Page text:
A South Korean auto parts manufacturer has confirmed it will locate its first United States production facility in Grove City.

A South Korean auto parts manufacturer has confirmed it will locate its first United States production facility in Grove City.

S&T Automotive America has signed a lease and will locate at 3900 Gantz Road, near the intersection of Stringtown Road and Interstate 71. The facility will produce shock absorbers.

"We're very pleased and flattered they have chosen our community," said Mayor Richard "Ike" Stage. "It says a lot for us ... (and) it brings more job opportunities to our citizens."

Columbus 2020, a regional economic development organization, also was involved in the negotiations to bring S&T to the area.

The agreement comes with the stipulation that S&T move into the property as soon as "practicable" and be in operation within 12 months. In addition to filling a vacant industrial building, S&T is projected to bring 80 jobs to the city with an estimated total annual payroll of $2.2 million and a capital investment of $6.5 million.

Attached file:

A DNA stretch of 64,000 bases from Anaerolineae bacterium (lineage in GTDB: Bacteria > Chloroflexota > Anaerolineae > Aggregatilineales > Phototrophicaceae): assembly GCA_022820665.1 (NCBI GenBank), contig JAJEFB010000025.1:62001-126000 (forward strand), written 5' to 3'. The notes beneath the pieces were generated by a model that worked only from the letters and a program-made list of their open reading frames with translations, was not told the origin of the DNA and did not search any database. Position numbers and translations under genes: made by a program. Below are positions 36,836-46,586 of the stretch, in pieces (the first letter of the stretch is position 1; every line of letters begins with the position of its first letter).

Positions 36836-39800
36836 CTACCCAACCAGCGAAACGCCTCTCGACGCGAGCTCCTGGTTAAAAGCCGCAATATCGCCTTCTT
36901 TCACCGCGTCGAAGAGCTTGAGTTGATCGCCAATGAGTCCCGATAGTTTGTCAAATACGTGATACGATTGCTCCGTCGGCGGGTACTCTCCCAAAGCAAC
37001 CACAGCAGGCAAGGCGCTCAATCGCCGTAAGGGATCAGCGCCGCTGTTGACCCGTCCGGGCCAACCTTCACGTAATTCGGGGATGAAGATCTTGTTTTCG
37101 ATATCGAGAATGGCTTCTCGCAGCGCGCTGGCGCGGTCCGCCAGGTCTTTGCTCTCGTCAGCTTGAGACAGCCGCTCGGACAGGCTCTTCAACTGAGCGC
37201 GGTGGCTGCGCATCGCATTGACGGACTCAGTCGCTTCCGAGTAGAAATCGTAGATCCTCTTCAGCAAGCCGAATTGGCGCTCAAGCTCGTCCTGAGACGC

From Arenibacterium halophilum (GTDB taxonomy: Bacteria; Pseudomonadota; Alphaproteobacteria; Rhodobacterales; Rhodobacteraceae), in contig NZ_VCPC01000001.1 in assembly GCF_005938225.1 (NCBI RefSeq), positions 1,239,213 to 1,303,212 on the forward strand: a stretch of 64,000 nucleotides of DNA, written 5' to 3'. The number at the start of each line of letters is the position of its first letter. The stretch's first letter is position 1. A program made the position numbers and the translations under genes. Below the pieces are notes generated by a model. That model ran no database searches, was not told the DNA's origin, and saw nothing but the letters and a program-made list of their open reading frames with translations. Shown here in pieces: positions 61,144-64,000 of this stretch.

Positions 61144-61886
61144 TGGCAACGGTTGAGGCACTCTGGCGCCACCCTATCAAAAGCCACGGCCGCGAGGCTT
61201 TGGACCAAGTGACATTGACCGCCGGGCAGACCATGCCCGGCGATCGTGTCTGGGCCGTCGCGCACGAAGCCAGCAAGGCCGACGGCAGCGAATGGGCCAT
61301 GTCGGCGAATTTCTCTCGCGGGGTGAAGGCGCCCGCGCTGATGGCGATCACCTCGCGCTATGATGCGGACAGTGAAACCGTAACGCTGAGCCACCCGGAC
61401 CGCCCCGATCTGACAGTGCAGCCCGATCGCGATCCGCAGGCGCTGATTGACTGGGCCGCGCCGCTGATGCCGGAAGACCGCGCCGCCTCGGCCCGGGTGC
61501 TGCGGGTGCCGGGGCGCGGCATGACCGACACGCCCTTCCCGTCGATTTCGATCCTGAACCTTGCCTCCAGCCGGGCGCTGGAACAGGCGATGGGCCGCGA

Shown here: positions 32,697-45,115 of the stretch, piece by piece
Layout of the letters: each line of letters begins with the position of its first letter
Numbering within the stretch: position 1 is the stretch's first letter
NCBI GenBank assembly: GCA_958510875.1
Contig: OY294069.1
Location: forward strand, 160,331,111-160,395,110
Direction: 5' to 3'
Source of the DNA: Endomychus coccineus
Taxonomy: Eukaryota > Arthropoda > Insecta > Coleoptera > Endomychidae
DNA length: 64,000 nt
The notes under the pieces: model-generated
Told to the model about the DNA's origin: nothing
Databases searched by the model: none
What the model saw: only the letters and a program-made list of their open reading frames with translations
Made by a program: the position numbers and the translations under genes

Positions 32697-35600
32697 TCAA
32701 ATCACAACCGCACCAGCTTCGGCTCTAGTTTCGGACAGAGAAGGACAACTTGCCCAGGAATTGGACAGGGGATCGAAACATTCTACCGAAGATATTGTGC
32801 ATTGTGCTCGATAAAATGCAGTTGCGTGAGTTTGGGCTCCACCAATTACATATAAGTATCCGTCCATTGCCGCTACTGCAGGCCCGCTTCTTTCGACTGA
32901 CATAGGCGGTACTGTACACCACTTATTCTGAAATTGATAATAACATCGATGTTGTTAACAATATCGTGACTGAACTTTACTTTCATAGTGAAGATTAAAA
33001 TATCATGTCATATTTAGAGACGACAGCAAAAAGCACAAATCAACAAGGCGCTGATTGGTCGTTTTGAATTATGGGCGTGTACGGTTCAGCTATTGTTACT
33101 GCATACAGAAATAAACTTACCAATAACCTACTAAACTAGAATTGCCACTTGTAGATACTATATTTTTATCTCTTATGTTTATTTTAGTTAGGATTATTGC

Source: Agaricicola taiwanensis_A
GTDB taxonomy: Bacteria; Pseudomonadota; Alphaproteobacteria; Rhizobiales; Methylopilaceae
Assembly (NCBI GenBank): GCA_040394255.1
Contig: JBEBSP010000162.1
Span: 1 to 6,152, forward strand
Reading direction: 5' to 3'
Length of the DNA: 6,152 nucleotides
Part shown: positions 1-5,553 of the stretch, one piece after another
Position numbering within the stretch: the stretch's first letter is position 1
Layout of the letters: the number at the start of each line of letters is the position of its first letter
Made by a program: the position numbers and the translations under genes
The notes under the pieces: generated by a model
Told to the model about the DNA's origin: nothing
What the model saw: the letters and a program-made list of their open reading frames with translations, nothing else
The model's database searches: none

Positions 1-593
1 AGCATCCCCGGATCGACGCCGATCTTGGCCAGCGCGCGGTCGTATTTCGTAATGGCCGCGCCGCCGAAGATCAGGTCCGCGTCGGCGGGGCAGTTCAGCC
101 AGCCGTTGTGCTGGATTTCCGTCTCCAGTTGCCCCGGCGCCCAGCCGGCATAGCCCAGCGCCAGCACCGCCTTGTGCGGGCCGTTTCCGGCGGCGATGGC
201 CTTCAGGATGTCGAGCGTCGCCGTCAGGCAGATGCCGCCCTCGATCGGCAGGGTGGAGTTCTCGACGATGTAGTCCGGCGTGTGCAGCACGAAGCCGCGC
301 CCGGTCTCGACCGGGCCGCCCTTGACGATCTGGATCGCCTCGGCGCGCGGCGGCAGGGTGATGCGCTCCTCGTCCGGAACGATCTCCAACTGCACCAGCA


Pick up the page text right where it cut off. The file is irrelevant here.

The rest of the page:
The 175,000-square-foot site was built in 1991 for manufacturing and research by a pharmaceutical company. It more recently was a distribution facility for the now-defunct book and music retailer Borders, and most recently has been vacant.

In February, Grove City Council unanimously approved a jobs development and incentive agreement as part of the effort to bring S&T Automotive America to town. At the time council approved the agreement, the company was considering other locations, including Pennsylvania, Michigan and Kentucky.

"It was an extremely competitive site selection process," Stage said.

S&T will receive a payroll tax sharing incentive as part of the agreement. For the first two years of the agreement, the city will pay 75 percent of the company's net payroll tax payments and will pay 50 percent in years three through seven. S&T will also receive a 10-year, 100-percent property tax abatement for the existing structures and a 15-year, 100-percent abatement for any new structures it builds on the site if the company's capital investments increase the property's market value.

Council's approval came with the understanding additional changes might be necessary to finalize the agreement. But City Administrator Chuck Boso said while the agreement has not yet been executed and there might be some alterations to the language, the substance of the agreement remains the same.

Other incentives S&T is receiving include a $25,000 grant from the Grove City Community Improvement Corp. and a six-year, 50-percent tax credit from the Ohio Tax Credit Authority, which approved the credit in January.